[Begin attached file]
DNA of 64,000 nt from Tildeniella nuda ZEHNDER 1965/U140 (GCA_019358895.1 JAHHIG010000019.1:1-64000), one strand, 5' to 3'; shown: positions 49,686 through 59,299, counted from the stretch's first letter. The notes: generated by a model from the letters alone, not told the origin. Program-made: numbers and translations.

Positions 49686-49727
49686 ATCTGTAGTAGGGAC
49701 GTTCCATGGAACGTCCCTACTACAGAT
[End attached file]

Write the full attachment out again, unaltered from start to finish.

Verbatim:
DNA of 64,000 nt from Tildeniella nuda ZEHNDER 1965/U140 (GCA_019358895.1 JAHHIG010000019.1:1-64000), one strand, 5' to 3'; shown: positions 49,686 through 59,299, counted from the stretch's first letter. The notes: generated by a model from the letters alone, not told the origin. Program-made: numbers and translations.

Positions 49686-49727
49686 ATCTGTAGTAGGGAC
49701 GTTCCATGGAACGTCCCTACTACAGAT